Michael Graham Richard
In the first part of this series about sustainable transportation, I described many alternatives to cars that we will need to expand if we want to substantially decrease the negative environmental impact of transportation. That's goal #1.
I also wrote about how we're going to have to improve cars, because it doesn't seem like they're going away any time soon. That's goal #2.
This installment of the series, as well as the following ones, will take a look forward and see how we can achieve this second goal. Not because goal #1 is less important, but because there's a special urgency with car-related innovation that isn't present with most other ways to get around; if we build lots of those alternatives to cars (like trains and buses and bike sharing programs) without improving on current technology, we'll still be making things better. But if we build lots of cars without greatly improving on current technology, we'll be making things worse. Much worse.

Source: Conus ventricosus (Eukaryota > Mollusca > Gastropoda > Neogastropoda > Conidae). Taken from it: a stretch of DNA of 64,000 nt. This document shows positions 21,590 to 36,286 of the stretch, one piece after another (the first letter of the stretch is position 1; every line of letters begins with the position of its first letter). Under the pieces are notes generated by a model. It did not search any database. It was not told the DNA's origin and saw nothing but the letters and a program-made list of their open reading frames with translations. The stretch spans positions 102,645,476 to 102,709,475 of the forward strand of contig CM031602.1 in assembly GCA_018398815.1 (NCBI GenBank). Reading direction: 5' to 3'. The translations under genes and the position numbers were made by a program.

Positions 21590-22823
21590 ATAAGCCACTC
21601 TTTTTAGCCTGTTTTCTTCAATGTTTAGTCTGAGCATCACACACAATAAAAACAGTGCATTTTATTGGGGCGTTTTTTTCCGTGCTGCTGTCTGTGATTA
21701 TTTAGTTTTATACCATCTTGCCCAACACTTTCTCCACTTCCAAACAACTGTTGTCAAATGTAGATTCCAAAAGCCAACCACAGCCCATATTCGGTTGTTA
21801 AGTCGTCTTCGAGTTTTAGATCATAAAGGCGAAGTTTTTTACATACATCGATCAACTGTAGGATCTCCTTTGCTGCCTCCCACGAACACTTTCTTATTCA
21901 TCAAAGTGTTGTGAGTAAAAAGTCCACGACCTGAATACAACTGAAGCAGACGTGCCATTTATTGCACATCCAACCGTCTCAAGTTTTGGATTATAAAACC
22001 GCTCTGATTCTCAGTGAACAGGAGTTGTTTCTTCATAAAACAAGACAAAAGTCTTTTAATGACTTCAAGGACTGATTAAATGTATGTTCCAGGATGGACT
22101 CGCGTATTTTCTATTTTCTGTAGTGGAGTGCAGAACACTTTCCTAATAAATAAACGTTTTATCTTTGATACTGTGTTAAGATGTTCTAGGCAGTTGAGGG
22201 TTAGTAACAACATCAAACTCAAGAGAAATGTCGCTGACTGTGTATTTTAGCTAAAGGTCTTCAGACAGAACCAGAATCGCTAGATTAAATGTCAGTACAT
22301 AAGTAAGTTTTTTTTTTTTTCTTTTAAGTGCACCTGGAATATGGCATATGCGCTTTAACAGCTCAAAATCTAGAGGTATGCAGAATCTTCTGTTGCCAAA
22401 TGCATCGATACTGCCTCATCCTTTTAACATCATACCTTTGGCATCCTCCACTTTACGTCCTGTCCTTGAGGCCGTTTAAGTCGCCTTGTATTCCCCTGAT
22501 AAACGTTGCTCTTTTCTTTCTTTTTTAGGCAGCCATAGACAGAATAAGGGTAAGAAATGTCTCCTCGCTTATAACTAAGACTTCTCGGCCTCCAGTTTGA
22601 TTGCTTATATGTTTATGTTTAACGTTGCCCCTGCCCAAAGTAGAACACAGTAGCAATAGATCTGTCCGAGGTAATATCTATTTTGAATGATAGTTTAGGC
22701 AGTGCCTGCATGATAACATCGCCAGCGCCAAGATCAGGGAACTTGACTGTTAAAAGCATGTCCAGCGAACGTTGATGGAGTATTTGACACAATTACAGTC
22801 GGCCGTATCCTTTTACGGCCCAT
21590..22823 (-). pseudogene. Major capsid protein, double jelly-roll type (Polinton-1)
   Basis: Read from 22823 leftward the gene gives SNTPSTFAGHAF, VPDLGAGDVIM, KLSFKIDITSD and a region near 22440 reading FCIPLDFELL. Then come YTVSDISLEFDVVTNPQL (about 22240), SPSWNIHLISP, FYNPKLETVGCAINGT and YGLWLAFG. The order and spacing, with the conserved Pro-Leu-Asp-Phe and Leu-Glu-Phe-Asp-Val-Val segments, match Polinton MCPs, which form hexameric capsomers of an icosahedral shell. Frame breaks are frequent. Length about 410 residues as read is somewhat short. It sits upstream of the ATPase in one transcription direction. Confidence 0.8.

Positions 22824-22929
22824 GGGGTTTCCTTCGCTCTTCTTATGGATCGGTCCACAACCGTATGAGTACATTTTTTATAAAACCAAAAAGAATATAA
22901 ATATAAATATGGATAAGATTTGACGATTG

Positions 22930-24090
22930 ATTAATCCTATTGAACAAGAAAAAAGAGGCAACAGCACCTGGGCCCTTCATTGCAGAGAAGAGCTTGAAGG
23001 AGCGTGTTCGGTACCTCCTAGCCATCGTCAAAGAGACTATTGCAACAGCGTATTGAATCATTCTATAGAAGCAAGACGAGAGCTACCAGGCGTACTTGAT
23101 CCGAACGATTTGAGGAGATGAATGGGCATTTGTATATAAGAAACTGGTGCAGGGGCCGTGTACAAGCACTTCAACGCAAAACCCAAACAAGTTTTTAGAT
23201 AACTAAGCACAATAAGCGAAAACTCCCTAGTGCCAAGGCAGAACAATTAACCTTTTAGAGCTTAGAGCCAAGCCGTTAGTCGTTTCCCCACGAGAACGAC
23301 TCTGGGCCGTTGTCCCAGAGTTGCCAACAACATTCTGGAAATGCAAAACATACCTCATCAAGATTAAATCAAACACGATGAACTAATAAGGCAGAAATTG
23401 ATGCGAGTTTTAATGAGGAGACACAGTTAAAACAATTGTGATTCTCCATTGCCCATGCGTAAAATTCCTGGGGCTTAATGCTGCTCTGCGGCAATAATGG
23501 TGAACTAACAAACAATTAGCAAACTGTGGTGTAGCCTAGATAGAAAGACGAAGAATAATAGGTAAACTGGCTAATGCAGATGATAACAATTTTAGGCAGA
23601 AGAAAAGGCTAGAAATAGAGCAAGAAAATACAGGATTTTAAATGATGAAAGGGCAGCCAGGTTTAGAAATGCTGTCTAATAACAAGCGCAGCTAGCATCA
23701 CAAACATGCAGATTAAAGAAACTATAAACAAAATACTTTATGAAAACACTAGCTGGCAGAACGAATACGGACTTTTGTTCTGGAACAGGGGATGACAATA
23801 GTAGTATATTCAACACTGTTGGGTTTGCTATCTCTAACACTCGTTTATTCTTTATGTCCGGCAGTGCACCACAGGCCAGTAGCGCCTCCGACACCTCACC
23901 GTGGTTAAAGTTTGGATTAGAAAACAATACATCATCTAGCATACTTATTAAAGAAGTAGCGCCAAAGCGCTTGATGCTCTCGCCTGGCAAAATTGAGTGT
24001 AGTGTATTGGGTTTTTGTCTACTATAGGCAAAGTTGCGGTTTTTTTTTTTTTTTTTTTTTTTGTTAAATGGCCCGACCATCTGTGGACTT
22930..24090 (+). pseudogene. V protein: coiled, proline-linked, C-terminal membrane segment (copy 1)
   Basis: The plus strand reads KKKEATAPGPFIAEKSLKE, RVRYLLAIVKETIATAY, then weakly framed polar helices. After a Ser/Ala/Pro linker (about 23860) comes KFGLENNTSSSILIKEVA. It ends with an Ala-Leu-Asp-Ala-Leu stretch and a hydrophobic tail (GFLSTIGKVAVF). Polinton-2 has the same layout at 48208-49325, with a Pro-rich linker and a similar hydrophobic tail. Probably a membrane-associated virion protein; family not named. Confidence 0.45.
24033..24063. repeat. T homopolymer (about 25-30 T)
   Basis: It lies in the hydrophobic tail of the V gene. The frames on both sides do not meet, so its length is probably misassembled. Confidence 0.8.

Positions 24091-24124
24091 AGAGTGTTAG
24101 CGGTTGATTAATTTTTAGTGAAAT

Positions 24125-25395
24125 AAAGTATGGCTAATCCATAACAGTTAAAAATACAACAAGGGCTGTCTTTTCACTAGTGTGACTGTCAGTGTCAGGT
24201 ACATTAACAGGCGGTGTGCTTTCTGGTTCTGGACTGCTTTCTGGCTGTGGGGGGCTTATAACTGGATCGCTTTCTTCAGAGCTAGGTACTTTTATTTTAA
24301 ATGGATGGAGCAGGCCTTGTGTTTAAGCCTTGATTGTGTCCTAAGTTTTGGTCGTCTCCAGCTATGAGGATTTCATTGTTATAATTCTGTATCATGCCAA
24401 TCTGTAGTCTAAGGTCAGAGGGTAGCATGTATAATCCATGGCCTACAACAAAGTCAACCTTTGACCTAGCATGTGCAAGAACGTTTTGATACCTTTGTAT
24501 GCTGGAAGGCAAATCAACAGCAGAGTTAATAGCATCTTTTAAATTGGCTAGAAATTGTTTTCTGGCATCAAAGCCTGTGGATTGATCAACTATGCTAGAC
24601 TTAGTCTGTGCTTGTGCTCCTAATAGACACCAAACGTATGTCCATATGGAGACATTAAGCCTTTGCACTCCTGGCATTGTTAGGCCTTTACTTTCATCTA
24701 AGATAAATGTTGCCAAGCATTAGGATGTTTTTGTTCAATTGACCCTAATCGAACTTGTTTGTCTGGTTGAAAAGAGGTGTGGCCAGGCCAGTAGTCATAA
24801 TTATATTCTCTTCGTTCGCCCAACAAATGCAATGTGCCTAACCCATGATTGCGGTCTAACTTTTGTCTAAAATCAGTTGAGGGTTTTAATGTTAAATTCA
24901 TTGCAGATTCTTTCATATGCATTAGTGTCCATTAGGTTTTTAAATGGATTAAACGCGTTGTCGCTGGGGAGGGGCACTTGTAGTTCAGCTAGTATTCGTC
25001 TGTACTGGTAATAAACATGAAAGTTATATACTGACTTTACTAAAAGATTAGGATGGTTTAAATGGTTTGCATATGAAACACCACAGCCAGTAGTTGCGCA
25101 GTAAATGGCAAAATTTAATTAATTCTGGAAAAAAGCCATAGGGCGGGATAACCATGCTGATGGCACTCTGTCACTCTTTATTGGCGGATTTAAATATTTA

So how do we do that? How do we make cars a few orders of magnitude greener? Let's start at the beginning and work our way up to progressively more advanced (and greener) technology.
This is a dual clutch transmission. It's much more fuel efficient than traditional automatic transmissions, and even beats manuals in certain vehicles. Photo: Creative Commons
Level 1: Improvements that Apply to All Types of Vehicles
Before we talk about engines and electric motors and various types of hybrids and electric vehicles, let's have a quick overview of improvements that can apply to all vehicles.